Re: [stella] Playfield using "inx" vs "using SLEEP"

 Subject: Re: [stella] Playfield using "inx" vs "using SLEEP" From: "Andrew Davie" Date: Wed, 24 Aug 2005 09:33:11 -0400
```Hi Fernando

Imagine we're the Atari, and we've just completed the section of code you
understand.  Now we get to the bits you don't understand.  Here's a
walkthrough of exactly what is happening...  remember, we are mostly drawing
a single scanline *in synch* with the sweeping of the TV beam across the
television.  And that this all happens in 76 cycles of 6507 time (228 colour
clocks of TIA time).  What we're really interested with this sort of code is
where the TV beam *is* when the code executes.  They are tightly locked, and
that is the magic to doing interesting things on the '2600.

sta WSYNC

OK, we've just restarted a brand new line.  The 6507 was halted, but now the
TIA is drawing a new line, the 6507 is active again.  And we're at cycle 0
in the sanline....

lda #%00000000
sta PF1
sta PF2

We've just cleared the playfield registers #1 and 2.  That took 8 cycles of
6507 time -- 24 cycles of TIA time.  So the TV beam is 24/228 of the way
across its horizontal line draw (but note:  only 160 colour clocks are
visible -- the first 68 on any line are invisible, the 'horizontal blank'.
So at the moment, we are still well off the left of the visible screen...
that starts at TIA cycle 68 (or 6507 cycle 68/3  --> 22.666..)

Picture

lda #15
sta COLUPF
lda #%00010000
sta PF0

We've just changed the colour of the playfield, and written a pattern (just
one pixel on) to playfield 0.
Note that the current *horizontal position* of the TV beam can be exactly
determined, because we have executed *exactly* 2+3+3+2+3+2+3 cycles ( = 18
cycles of 6507 time since the start of this scanline).  Remember, there are
76 cycles in each scanline.  We're still operating *before* the TIA starts
drawing any visible colour clocks.

SLEEP 2                          ; what?

The above simply does "something" that takes 2 cycles.  It doesn't matter to
us what that is, all the macro does is ensure that the two cycles (no more,
no less) are used.  So now we're on cycle #20 in the scanline.  There
appears to be no particular reason for this;   I would guess that the above
sleep could be omitted, and the following one changed to 27 with exactly the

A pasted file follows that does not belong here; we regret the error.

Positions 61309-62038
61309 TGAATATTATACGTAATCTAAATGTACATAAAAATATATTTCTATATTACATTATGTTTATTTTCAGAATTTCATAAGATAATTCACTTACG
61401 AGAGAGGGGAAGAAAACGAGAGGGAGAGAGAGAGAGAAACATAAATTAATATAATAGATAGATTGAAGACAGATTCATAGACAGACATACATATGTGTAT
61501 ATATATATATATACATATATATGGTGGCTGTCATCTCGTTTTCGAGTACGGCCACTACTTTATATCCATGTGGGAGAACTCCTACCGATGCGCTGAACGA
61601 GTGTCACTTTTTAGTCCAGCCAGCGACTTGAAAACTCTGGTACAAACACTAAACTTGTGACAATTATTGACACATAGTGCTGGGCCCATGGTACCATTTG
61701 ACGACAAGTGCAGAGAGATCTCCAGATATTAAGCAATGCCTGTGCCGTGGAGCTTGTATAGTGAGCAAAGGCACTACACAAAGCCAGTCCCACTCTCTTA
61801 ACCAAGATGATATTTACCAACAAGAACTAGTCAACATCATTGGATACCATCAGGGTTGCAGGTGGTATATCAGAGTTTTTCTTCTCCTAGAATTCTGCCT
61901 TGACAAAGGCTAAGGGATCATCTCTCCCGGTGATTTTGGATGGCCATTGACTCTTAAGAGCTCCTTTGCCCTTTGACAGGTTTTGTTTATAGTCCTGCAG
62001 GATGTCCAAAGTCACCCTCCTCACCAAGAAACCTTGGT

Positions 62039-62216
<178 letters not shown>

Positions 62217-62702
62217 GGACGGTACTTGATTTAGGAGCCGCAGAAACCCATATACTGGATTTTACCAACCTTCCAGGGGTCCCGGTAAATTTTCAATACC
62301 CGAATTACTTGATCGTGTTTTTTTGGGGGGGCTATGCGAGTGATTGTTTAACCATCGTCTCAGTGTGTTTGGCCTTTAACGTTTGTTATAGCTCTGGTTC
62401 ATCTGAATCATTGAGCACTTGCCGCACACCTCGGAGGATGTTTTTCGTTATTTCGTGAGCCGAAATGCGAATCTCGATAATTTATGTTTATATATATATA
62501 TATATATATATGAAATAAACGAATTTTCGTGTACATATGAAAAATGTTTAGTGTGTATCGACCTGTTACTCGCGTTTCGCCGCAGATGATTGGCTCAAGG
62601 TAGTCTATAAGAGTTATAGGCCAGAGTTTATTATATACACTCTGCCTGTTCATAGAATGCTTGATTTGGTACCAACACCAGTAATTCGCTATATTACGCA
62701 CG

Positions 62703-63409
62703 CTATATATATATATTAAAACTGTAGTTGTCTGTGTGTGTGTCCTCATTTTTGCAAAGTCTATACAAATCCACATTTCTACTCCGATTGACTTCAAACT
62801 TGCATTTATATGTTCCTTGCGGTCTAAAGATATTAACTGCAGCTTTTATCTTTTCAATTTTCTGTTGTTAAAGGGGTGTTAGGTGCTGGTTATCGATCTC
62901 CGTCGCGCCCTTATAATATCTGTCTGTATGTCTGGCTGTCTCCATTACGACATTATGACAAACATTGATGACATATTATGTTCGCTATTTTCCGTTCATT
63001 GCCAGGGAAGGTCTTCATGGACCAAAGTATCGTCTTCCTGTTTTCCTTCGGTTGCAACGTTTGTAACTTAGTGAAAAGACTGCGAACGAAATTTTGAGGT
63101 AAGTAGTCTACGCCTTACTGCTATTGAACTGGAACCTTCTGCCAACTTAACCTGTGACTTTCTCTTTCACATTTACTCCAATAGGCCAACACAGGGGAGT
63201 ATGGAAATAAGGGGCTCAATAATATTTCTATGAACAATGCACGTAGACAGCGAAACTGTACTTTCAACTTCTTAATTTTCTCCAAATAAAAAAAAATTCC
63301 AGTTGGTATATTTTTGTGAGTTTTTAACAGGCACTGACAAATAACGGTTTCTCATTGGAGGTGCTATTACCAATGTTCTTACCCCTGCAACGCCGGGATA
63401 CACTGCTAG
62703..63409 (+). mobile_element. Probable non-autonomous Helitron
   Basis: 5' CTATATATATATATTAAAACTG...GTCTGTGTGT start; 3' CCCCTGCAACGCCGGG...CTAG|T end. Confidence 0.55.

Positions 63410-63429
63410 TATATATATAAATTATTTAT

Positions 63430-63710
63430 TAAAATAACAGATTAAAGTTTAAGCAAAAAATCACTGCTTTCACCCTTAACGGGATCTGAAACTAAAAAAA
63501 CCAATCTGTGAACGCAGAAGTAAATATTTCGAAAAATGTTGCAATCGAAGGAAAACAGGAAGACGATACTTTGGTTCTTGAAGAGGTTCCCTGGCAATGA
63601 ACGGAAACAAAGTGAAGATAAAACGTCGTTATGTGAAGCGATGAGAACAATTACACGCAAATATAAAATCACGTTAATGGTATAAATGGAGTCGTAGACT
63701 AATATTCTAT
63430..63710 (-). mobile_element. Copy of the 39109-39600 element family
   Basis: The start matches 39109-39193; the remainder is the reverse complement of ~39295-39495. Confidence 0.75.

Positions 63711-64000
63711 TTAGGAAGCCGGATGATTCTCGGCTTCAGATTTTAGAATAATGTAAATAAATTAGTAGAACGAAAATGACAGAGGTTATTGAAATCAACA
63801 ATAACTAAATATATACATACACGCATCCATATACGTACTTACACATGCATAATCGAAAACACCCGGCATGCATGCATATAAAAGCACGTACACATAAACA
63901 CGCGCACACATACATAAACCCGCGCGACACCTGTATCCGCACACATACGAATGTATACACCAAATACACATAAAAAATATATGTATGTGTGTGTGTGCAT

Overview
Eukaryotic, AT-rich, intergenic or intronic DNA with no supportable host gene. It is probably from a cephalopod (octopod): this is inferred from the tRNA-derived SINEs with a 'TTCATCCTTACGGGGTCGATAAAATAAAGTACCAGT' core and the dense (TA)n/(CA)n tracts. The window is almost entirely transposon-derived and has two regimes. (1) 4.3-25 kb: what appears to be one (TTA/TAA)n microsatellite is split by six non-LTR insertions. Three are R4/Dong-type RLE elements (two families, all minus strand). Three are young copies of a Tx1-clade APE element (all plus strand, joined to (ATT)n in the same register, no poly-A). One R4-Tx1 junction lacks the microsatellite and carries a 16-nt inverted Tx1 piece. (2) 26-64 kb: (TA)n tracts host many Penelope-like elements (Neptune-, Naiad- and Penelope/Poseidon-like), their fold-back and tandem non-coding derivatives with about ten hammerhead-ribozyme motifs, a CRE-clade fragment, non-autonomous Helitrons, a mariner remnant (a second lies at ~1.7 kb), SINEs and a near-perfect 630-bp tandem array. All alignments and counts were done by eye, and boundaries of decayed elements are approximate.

same visual effect.

lda #0
sta COLUPF

And we set the playfield colour to black.  So although the timing isn't
really THAT crucial in this situation, whoever wrote this code wanted the
playfield colour to be black between cycle #25  (20 +2 + 3)...

SLEEP 25                        ; for what?
lda #15
sta COLUPF

... and cycle #55.
The sleep above guarantees 25 cycles after the colour is changed to black,
and it takes another 5 cycles to load and store the new colour.  Since we
started at cycle #25, we end up at #55.

And then...

lda #%10000000
sta PF2

A pattern (a single pixel on) is written to playfield 2.  If you go to the
'Programming for Newbies' tutorial on AtariAge, you should be able to find a
good timing diagram for the playfield, which clearly shows exactly when you
can write values to registers for asymmetric playfields and what happens.
If you don't know, an asymmetric playfield is where you modify the three
playfield registers as the scanline is drawing so that you get a full 40
pixels of playfield data, instead of the mirrored or duplicated 20 pixels.
When you are doing this, you have to wait until the data from a register has
completely displayed BEFORE you change the data for the 2nd use of that
register in the scanline display.

sta WSYNC

The above simply says "we're done with this scanline, halt till the start of
the next one".  One should note that the playfield colour in this case is
still #15, so that will remain in effect in the next line until it is set to
black (which happens on 6507 cycle #25.  In other words, I would expect to
see colour #15 on the left of the screen up until TIA clock 75 (ie: 8 pixels
at the left of screen), then black for 90 pixels, then colour #15 again for
the rest of the line.

inx
cpx #176
bne Picture

And that keeps us going until our line counter reaches 176.

Hope this helps.  As always my timings may be wrong, but you get the idea, I
hope.

Cheers
A

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